College unveils new retirement incentive plan
Dartmouth announced a new retirement incentive plan for staff members on Dec. 11 " a move that represents the College's latest attempt to address its budget shortfall in the wake of the recent financial crisis. The plan, coupled with a hiring freeze announced in November, is part of the College's strategy to reduce spending without firing employees, according to Adam Keller, vice president for finance and administration.
Under the incentive plan, employees over age 55 with 10 years of continuous service will be offered the opportunity to retire from the College with an additional six months of pay following the last day of employment. There are approximately 600 employees eligible for the program, including 150 staff members over 60 years old, Keller said.
Employees who decide to retire under the incentive plan must notify the College of their decision by Jan. 16, and must leave Dartmouth between January and August 2009.
The new plan does not apply to faculty members, who have an existing retirement option connected with the tenure process.
"How much reduction and the fewer staff positions we can get voluntary will affect how we make plans in reduction in force after this, which is why the window is so limited," Keller said.
The retirement incentive plan is the result of employee suggestions for reducing compensation expenses, according to Traci Nordberg, Dartmouth's chief human resources officer. The plan allows the College to support staff members who have made the decision to retire, or who are considering retirement, she said.
The College, Nordberg explained, is neither encouraging nor discouraging any employee from taking advantage of the new incentive program, which will in no way alter other retirement benefits.
"The intention is to be responsive to employees and give them more choice and control over their retirement, and to give us the opportunity to have some moving parts in the budget," she said.
Although 40 to 50 College employees retire in a typical year, this year's staff retiree total was expected to be lower than the average because of ongoing financial turbulence, Nordberg said.
The incentive plan may allow the College to maintain " or possibly increase " the number of retirees, she said.
"We have no target, no expected number," Nordberg said.
North Carolina State University professor Robert Clark, who researches labor economics, economics of aging, pension and retirement policies, said the generosity of incentive retirement programs helps to determine their efficacy in cutting payroll.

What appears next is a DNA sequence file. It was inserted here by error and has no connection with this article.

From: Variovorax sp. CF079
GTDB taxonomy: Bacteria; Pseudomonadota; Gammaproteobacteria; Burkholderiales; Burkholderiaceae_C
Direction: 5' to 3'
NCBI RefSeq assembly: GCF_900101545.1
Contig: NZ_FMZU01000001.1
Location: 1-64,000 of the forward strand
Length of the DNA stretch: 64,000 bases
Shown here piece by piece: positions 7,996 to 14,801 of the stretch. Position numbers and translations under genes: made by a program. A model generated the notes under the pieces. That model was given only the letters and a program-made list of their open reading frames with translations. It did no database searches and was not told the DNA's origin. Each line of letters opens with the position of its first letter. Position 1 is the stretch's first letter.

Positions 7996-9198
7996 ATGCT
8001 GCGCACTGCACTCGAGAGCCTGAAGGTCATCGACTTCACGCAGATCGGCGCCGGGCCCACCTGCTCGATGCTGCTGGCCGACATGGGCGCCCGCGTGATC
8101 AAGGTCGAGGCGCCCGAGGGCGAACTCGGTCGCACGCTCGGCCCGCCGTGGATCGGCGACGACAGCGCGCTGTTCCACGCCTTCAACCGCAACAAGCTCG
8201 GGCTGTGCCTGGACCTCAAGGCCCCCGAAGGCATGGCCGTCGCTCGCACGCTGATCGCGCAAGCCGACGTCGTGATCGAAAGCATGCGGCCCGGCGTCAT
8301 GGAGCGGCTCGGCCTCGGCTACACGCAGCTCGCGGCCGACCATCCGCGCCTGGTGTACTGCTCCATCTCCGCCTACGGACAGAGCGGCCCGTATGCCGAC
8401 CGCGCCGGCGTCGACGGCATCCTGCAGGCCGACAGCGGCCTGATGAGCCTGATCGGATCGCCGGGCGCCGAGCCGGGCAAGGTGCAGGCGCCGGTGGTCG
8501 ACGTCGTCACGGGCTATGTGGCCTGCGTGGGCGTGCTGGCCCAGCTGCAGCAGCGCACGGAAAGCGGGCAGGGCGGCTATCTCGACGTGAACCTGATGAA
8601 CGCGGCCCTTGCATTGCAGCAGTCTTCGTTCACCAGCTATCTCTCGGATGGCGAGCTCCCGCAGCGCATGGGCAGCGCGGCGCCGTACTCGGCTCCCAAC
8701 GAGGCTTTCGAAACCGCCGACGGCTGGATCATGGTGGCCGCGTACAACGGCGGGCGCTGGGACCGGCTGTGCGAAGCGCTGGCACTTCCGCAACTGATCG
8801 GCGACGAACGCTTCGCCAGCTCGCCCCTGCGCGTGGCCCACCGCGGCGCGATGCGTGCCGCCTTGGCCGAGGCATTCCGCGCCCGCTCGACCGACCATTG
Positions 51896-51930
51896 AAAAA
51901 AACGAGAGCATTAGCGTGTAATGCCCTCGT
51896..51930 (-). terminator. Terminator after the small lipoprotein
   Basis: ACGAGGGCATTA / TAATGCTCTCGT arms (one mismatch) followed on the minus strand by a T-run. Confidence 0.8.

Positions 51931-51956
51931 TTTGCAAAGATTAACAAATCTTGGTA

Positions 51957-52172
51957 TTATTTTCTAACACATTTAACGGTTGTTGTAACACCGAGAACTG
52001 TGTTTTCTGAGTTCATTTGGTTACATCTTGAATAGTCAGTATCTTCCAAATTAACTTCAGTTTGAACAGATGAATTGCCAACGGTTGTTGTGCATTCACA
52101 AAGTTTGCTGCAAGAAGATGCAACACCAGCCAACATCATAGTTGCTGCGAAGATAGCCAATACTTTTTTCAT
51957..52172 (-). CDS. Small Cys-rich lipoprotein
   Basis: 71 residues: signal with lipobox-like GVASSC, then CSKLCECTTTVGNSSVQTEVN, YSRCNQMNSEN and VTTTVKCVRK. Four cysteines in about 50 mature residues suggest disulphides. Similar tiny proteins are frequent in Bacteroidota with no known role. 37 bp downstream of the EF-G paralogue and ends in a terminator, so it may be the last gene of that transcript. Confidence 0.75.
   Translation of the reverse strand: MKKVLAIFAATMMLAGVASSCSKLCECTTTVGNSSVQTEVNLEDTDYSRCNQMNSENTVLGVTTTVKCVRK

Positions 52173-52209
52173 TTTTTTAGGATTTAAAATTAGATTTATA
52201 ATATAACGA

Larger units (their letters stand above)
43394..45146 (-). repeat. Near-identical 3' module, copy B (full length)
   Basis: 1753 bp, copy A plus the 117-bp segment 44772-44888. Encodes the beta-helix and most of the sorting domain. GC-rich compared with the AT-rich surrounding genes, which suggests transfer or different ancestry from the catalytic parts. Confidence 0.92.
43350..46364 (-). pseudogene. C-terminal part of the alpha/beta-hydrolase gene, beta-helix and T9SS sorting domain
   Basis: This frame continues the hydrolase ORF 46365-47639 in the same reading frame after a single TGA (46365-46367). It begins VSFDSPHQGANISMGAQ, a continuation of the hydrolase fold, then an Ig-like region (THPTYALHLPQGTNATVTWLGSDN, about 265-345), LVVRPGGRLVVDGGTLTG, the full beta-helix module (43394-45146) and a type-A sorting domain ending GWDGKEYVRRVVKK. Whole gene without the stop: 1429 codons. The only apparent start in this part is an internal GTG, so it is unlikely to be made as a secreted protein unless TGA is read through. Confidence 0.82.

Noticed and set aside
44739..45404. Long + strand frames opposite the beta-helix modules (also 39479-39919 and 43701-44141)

"Is six months' pay for someone who is 55 incentive if the likelihood of finding another job is small?" he said. "How many people take that kind of offer, you will see, but I don't think it is a significant incentive."
Clark also cautioned that losing staff may mean less efficient service.
"What you are doing is increasing the workload of the remaining staff, or you allow stuff to go undone that was being done before," he added.
Nordberg said that there is "no fast rule" about filling the vacancies that result from the staff retirements. Vacant positions, she said, will be individually assessed, as they have been for the past few months.
"We certainly need to replace some positions, and others give us the opportunity to move things around within departments," Nordberg said.
Keller and other College administrators are preparing a budget plan for January's Board of Trustees meeting that will include the number of employees who have decided to retire.
The plan will also include possible methods identified by the College's deans and vice presidents to reduce spending, a review of institutional decisions about compensation increases and capital projects, and ideas to increase administrative efficiency, Keller said.
"We can have a better sense of what other more dramatic changes we have to make and to what extent we can minimize those," he added.
College administrators are also exploring an initiative that would ask some staff members to work with their supervisors to reduce their work hours and thus overall compensation, Keller said. Employees would shift from full-time to three-quarters time, change their weekly hours, or take time off in the summer.
Dartmouth is not the first college or university to institute a retirement incentive plan in response to the economic crisis. The University of Minnesota announced a similar program in May, offering staff members three years of medical and dental coverage after employment as an incentive to retire, according to a University press release.
The Rhode Island state college and university system also recently completed its own retirement incentive program, paying 90 employees a total of $2.3 million in incentives and $18.8 million in unused sick, vacation and other pay for retiring between May 1 and Sept. 30 in an effort to cut payroll expenses, according to The Providence Journal.
In a separate effort to reduce spending, the College announced on Dec. 8 that the renovation of Memorial Field's west stands, which was originally scheduled for November 2008 through August 2009, will be postponed.
"This is an effort to reduce some outlays," Keller said. "We were going to have to borrow money to redo the west stands and the plan that we have now greatly reduces the need for the money."